There is a widespread consensus that ultrasound is the clinical standard for the diagnosis of fetal anomalies, and a constellation of factors will ensure its central role into the foreseeable future.
Most importantly, both ultrasound technology and the expertise to perform and interpret it are now widely available. The technology also remains relatively inexpensive, compared with other modalities; its safety has been well established through both study and long-term experience; and it provides real-time visualization, as opposed to images acquired at a particular point in time. Overall, ultrasound should be the first technology employed in the evaluation of the fetal anomaly.
Still, there are well-recognized limitations to sonographic evaluation.
The ability to visualize structures—and thus, the accuracy of a diagnosis—is significantly compromised, for instance, in women who are obese. This is far from a trivial concern today, as the rate of obesity in the United States is high and climbing.
Sonographic evaluation also may be limited by fetal position. Even in an average-size woman, for instance, suboptimal fetal positioning can impair proper visualization of structures.
Another common limitation is the descent of the fetal head into the maternal pelvis. Transvaginal ultrasound is an alternative approach, but the physics of the transvaginal transducer often prevents us from seeing in as many planes as would normally be desirable.
Ultrasound tends to be optimal during midpregnancy. Beyond this point, calcification of the fetal bone structure intensifies. Cranial ossification, for example, can substantially obscure the visualization of intracranial structures.
Finally, effective ultrasound evaluation requires fluid around the fetus. With oligohydramnios, the quality of the sonographic images is significantly compromised.
All told, these limitations are not infrequent or inconsequential. Clinicians commonly encounter such situations during the course of their work.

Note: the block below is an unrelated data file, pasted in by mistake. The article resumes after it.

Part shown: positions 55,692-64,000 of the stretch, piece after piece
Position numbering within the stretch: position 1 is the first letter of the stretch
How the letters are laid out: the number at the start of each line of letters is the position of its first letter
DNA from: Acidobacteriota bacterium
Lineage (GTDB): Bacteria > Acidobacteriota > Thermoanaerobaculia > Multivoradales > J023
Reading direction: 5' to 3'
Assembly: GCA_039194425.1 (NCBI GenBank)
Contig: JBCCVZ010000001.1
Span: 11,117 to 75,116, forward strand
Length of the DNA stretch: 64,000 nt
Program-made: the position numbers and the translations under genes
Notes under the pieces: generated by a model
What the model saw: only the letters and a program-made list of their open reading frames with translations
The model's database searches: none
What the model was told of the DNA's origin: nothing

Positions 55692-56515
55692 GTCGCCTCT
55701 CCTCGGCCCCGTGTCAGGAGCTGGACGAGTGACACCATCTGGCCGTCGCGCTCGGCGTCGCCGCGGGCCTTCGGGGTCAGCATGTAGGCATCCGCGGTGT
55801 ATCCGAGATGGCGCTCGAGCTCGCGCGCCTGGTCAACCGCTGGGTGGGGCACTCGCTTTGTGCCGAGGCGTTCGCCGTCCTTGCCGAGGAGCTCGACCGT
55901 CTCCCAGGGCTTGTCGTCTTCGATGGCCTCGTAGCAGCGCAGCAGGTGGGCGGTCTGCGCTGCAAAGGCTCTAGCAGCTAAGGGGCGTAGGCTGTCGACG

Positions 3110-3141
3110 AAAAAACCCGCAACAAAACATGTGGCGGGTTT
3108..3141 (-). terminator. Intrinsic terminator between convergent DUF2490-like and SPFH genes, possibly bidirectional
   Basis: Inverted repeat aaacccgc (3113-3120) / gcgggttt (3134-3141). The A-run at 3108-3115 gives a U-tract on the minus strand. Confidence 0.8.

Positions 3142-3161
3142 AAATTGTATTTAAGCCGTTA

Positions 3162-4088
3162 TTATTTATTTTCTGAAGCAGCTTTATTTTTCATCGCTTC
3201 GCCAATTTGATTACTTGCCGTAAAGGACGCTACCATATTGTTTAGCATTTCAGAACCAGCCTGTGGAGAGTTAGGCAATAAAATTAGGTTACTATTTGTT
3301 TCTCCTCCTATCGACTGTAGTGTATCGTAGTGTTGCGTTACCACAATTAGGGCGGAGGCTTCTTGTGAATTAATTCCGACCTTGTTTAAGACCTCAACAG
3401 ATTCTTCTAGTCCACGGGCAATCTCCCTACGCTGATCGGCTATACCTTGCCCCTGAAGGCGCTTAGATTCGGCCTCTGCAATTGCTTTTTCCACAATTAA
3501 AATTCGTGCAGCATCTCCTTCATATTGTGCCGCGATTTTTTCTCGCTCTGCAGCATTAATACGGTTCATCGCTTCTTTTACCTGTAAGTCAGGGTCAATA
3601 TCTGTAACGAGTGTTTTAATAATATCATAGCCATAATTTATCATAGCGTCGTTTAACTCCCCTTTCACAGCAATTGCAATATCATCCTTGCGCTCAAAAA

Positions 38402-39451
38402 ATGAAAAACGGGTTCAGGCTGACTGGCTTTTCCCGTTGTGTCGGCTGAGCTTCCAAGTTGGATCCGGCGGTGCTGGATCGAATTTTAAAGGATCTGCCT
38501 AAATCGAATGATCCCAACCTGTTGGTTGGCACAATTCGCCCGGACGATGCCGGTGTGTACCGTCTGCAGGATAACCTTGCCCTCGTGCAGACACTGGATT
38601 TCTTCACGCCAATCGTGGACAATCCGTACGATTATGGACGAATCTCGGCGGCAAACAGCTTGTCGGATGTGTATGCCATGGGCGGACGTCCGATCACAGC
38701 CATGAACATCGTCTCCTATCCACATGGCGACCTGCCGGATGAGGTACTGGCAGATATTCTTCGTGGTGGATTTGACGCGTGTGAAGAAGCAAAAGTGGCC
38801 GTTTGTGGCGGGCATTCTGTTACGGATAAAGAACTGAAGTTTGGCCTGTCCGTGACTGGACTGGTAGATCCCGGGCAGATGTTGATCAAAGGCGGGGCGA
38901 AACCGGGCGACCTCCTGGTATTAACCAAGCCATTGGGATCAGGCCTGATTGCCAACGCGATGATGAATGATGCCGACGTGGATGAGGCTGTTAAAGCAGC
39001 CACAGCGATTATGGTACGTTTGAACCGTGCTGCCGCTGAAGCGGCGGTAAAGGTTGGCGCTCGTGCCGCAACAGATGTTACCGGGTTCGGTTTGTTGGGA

MRI Technique and Safety
Fetal magnetic resonance imaging provides excellent tissue contrast and is not limited by maternal obesity, skull calcification, or fetal position. It can image the fetus in multiple planes and accomplish this with a large field of view.
MRI can therefore play a valuable role when the findings from ultrasound are unclear or incomplete, or when there is potential for other anomalies that cannot be sufficiently visualized with ultrasound.
MRI relies on the presence of the high water content of tissues, and on the magnetic qualities of the constituent hydrogen nuclei. When tissue is placed in the strong magnetic field of an MRI machine, the hydrogen nuclei or protons move into particular alignments with the applied magnetic field.
Once the protons are lined up, radio frequency pulses are applied, causing the protons to absorb additional energy and spin on their axes of alignment. When the radio frequency pulses are discontinued, the additional energy that the protons had previously absorbed is released. It is this released energy that is transformed into an image. The quantity of energy released will vary depending on the tissue characteristics, such as the relative water and fat content.
Unlike x-ray and CT scans, MRI does not use ionizing radiation. Numerous studies and reports, including studies of MRI technicians who become pregnant, have demonstrated the safety of MRI and the lack of adverse clinical effects. The American College of Radiology published a series of white papers from 1993 to 2004 outlining MRI's safety. Thus, although the safety of MRI continues to be studied, there is no evidence to date that MRI produces harmful effects on human embryos or fetuses.
To be exceedingly cautious, most authorities and practitioners of MRI advise that it not be done in the first trimester.
Even without this extra caution, however, MRI would likely be discouraged in the first trimester because the increased noise-to-signal ratio from imaging such a small structure limits its benefit. It isn't until later in the second trimester, with increased fetal size and fat content, that the quality and resolution of the images achieve a threshold that conveys clinical benefit.
MRI's Leading Indications
MRI is indicated when there is potential for significant change in diagnosis or in patient management beyond the initial ultrasound.
Several studies from both the United States and Europe have demonstrated the clear capability of MRI to significantly modify or alter diagnosis, patient counseling, and management.
In one study of 124 fetuses with central nervous system anomalies detected initially by ultrasound, Dr. Deborah Levine of Harvard Medical School and her colleagues showed that fetal MRI led to 49 major changes in diagnosis and 27 clear changes in management, compared with prior ultrasound.
Suspected central nervous system anomalies—particularly brain anomalies—are, in fact, the most common indication for fetal MRI. There is some literature to support benefits of fetal MRI for other anatomical defects, but the literature provides the strongest evidence of MRI's additional benefit for CNS anomalies. Beyond the CNS, the other two main clinical indications for fetal MRI are for evaluation of the fetal neck and chest.